Over the ensuing decades, millions of Americans Bill and Beth Everhart 04took billions of photographs. These “snapshots” (as they became known) documented events from everyday life such as weddings, graduations and family get-togethers. Not surprisingly, the family vacation was a prime occasion to record on film. “A final step in the vacation narrative is to arrange all the pictures in sequence, with a note regarding date and place, in a special vacation album,” Kodak recommended in A Small Vacation 04a slim book entitled How To Make Good Pictures—A Guide for the Amateur Photographer, published in 1951. “Add a new chapter each year, and in a few seasons you’ll have a book of memories that’s beyond price.”

A Small Vacation 05In recent years, collectors have become interested in the trove of personal photographs that have been discarded by people over time, and “found A Small Vacation 06snapshots” are today offered for sale at flea-markets, antique stores or online, with some images selling for hundreds of dollars on EBay.

Collectors covet ordinary snapshots that evince unassuming charm, spontaneity and accidental mistakes such as blurs, tilted horizons, double exposures that produce an almost surreal effect, and, of course, cut off heads and the unintended shadow on the ground or reflection in a window of A Small Vacation 07the person taking the picture. Some collect for particular subject matter, such as people wearing Halloween costumes, birthday parties, cars or parades, while others sift through hundreds or thousands of mostly forgettable images for that one surprising gem.  “One thing that really surprised me is that even though these pictures were presumably all taken by amateur photographers, there are some that are perfectly Beth Everhart 07composed, professional-looking world class shots that represent photography at its best.”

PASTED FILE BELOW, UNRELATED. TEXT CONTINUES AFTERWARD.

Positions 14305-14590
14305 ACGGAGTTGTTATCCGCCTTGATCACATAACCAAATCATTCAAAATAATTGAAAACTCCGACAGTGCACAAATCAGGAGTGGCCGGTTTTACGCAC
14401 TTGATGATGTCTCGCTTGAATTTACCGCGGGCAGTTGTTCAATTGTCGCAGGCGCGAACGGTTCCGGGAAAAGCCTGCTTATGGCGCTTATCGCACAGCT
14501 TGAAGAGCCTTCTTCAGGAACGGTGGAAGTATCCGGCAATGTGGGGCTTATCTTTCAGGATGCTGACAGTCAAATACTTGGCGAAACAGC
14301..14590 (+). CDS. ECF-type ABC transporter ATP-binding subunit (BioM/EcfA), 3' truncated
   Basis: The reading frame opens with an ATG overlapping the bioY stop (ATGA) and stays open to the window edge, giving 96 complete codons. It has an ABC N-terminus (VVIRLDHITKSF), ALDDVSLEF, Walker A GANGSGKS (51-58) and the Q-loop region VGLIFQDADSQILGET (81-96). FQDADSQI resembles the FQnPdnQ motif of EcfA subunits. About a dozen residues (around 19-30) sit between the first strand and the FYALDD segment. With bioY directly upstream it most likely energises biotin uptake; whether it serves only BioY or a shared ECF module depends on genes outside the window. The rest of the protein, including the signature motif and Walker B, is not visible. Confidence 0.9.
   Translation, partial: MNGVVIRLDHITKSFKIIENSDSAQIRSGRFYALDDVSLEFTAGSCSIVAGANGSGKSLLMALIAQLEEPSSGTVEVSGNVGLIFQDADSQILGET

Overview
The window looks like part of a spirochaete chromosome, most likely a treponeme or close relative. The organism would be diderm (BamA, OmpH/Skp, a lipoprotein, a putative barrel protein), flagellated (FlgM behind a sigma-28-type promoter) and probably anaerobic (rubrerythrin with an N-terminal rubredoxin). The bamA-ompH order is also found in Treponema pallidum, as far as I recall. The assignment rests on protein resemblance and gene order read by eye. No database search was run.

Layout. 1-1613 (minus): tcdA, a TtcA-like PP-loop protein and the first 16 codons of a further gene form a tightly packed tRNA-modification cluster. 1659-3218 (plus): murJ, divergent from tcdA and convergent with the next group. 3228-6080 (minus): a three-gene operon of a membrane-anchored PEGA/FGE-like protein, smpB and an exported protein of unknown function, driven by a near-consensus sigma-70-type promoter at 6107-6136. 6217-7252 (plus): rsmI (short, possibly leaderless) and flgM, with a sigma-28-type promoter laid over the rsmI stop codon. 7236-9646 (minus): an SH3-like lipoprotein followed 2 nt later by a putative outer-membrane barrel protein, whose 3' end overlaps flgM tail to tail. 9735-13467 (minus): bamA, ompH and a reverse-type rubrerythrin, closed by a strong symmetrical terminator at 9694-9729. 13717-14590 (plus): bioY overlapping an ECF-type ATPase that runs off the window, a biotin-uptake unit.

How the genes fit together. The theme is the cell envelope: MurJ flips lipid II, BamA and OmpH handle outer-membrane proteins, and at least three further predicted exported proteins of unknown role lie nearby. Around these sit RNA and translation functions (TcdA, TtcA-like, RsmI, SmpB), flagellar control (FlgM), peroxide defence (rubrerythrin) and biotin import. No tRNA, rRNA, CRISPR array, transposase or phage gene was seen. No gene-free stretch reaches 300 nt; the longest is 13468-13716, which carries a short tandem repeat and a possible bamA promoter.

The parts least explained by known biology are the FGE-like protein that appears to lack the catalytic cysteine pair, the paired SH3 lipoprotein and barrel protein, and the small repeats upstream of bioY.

A critical interest in what is academically referred to as “vernacular photography” is evidenced by major museum exhibits, books and websites like The Museum of Found Photography, where visitors are invited to submit their own found images. While a certain “snapshot aesthetic” has for decades been linked to fine art photography Bill and Beth Everhart 03and artists such as Robert Frank, William Eggleston, and Diane Arbus, the ways in which a more recent generation of artists have incorporated actual snapshots into their work is the subject of some debate.

Beth and Bill Everhart began collecting found snapshots several years ago while living in New York City. They weren’t sure why they were drawn to them, they just were.

“They possess a certain beauty,” Beth mused at the Beth Everhart 03opening of A Small Vacation during Art Walk. “And mystery too,” Bill added. “Another time; another place.” And as unabashed lovers of the history of photography, found photos provide a material link to cameras and film processes rendered obsolete by modern digital point-and-shoot equipment.